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Kintyre Way

In The Footsteps Of Saints

Ancient pathways that once brought religion to every corner of Scotland
now guide travelers through a rich and engaging landscape.

BY JIM GILCHRIST

Under cloudy July skies, we are tramping a path between two of the Eildon Hills, the landmark triple peaks that rear above Melrose in the Scottish Borders. These hills have supernatural associations; it was from near here that Thomas of Ercildoune -- "Thomas the Rhymer," the 14th-century laird and reputed seer of these parts -- was supposedly spirited off by the Queen of Elfland for the statutory seven years. According to the ballad Thomas the Rhymer, his abductor points out the three roads they may take on their uncanny journey -- the broad, beguiling road to wickedness -- the bonny road that winds about the ferny brae to Elfland -- but also "yon narrow road, so thick beset wi thorns and briars. / That is the path of righteousness / tho after it but few enquire...."

As we walk, we're conscious that for thousands of people, routes such as this were, indeed, their road to righteousness, although it's not as spartan as the song suggests, as we descend through russet clumps of heather into the rain-spangled woods of Eildon.

We're following an early stretch of St. Cuthbert's Way, one of Scotland's many long-distance walking paths. This one, however, is associated with the 7th-century Cuthbert, soldier, monk, bishop and peace-seeking hermit who started his monastic life at Melrose Abbey. Today, the abbey's magnificent rosy-stoned ruins are the suitably inspiring starting point for the 62.5-mile walk, which crosses the border into northeast England and ends on the Northumbrian island of Lindisfarne.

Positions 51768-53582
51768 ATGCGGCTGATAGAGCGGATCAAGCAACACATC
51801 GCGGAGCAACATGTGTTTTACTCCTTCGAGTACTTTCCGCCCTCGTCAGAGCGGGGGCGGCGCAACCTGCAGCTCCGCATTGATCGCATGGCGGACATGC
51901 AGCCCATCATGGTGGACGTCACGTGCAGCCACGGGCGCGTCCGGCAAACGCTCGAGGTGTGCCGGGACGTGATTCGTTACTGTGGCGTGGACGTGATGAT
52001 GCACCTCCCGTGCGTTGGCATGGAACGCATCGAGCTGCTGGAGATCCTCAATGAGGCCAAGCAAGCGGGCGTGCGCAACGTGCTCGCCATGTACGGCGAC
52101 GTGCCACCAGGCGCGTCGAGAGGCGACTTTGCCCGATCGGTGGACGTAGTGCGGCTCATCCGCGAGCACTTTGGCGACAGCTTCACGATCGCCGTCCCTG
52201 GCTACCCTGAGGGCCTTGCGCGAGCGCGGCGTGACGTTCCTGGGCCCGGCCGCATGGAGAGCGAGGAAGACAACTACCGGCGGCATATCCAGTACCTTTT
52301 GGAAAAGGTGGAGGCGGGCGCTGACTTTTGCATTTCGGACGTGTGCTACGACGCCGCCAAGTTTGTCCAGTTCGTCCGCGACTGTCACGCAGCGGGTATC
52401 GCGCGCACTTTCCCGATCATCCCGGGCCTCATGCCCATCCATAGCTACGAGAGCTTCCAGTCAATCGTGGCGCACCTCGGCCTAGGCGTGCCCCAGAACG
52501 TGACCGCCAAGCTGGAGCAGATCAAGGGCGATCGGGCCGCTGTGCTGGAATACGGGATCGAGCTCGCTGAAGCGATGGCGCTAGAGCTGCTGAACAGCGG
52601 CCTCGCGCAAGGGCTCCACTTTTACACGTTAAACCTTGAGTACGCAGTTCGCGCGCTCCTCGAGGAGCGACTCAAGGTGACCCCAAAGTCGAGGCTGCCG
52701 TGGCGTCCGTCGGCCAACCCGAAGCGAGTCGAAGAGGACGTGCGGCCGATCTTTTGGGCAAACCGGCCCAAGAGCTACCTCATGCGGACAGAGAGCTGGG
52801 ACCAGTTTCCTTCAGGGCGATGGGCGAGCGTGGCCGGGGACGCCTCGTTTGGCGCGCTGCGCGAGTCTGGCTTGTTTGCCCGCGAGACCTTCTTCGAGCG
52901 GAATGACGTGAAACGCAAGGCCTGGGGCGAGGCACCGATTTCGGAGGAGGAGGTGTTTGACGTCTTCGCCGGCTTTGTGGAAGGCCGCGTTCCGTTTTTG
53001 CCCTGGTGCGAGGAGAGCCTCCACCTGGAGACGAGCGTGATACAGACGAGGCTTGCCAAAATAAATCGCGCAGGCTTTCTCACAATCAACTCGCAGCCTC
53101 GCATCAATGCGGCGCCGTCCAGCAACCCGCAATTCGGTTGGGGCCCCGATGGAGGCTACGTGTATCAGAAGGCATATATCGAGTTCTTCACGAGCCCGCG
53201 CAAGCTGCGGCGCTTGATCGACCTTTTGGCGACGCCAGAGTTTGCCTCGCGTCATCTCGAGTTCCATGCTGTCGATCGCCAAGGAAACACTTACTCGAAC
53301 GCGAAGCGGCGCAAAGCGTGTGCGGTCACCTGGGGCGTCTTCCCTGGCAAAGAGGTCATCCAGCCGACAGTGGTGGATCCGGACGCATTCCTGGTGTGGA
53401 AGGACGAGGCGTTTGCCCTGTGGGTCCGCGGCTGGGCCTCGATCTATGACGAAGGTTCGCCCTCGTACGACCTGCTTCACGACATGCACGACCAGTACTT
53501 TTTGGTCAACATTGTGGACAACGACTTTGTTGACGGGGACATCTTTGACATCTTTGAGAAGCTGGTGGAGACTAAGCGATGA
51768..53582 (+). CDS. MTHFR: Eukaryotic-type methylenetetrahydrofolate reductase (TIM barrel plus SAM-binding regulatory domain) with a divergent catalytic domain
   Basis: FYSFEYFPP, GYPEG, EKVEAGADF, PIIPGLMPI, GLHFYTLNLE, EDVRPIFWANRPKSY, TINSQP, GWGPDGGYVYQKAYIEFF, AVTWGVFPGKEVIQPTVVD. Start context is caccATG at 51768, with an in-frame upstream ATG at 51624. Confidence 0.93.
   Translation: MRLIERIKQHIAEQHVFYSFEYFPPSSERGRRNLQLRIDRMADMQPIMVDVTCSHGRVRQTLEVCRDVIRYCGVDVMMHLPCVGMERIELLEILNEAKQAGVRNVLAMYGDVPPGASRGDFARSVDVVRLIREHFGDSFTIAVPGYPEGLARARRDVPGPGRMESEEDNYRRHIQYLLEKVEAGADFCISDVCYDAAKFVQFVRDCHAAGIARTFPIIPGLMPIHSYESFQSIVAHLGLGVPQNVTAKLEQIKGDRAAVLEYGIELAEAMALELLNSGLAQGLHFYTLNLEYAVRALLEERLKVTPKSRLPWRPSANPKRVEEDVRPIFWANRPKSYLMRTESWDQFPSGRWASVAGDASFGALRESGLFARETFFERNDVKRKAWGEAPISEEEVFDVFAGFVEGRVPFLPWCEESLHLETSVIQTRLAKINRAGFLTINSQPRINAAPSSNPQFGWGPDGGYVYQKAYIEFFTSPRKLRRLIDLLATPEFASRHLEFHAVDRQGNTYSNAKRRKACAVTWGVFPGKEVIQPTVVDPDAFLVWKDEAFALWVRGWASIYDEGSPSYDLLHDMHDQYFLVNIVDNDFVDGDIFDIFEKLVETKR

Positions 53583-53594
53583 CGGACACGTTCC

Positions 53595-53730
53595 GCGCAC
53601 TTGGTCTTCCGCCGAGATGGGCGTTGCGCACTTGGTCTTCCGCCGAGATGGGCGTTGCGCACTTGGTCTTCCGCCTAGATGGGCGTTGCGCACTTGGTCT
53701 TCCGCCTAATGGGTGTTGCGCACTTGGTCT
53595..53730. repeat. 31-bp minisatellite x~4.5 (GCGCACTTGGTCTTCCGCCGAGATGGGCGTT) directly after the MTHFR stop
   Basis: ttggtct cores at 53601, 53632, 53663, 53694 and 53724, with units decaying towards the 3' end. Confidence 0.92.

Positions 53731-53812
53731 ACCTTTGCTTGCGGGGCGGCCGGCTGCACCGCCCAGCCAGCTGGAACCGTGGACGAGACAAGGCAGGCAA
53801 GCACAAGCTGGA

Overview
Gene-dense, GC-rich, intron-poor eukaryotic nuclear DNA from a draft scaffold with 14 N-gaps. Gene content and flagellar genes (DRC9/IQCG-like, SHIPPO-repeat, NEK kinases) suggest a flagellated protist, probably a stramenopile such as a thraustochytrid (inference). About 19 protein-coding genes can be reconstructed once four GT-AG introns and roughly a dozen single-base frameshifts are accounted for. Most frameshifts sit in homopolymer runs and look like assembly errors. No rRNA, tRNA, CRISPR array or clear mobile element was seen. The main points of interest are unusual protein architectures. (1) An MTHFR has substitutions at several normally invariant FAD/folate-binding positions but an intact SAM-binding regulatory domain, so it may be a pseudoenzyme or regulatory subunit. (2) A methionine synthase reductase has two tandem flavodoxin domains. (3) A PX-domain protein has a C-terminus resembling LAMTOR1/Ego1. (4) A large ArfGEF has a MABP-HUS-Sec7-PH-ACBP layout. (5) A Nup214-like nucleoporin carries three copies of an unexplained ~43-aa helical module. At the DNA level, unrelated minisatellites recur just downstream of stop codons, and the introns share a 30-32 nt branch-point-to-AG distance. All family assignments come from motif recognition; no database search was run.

St. Cuthbert's Way is just one of numerous routes that follow, to a greater or lesser extent, the paths once taken by generations of medieval pilgrims to shrines and other sacred places across Scotland, a practice largely discouraged following the Reformation in 1560.

Today, Scotland seems to be witnessing a revival of interest in its ancient pilgrimage routes, reflecting a similar renaissance across Europe, particularly the immense resurgence of the Camino de Santiago de Compostela, the medieval way of St. James from central France to the cathedral city of Santiago de Compostela in northwest Spain. Recent years have seen hundreds of thousands of pilgrims, spiritual or secular, follow its ancient route (not least Martin Sheen in the 2010 film The Way).

Quite apart from its spiritual aspects, this burgeoning of what has become known as "faith tourism" along the Camino has had considerable spin-off for local economies along the way, an aspect not entirely lost on those interested, for whatever reason, in reviving the pilgrimage routes of Scotland. The country's more notable pilgrim destinations include: Iona, with associations with St. Columba; St. Andrews, where the relics of Scotland's patron saint were once displayed; Luss on Loch Lomondside, associated with St. Kessog; and, in the far southwestern corner of Galloway, Whithorn, where St. Ninian is said to have first brought Christianity to Scotland.

The full text of this article is available in the Spring 2016 issue of Scottish Life.

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Photo © Phil Seale / Scottish Viewpoint; VisitScotland / Scottish Viewpoint; Allan Wright / Scottish Viewpoint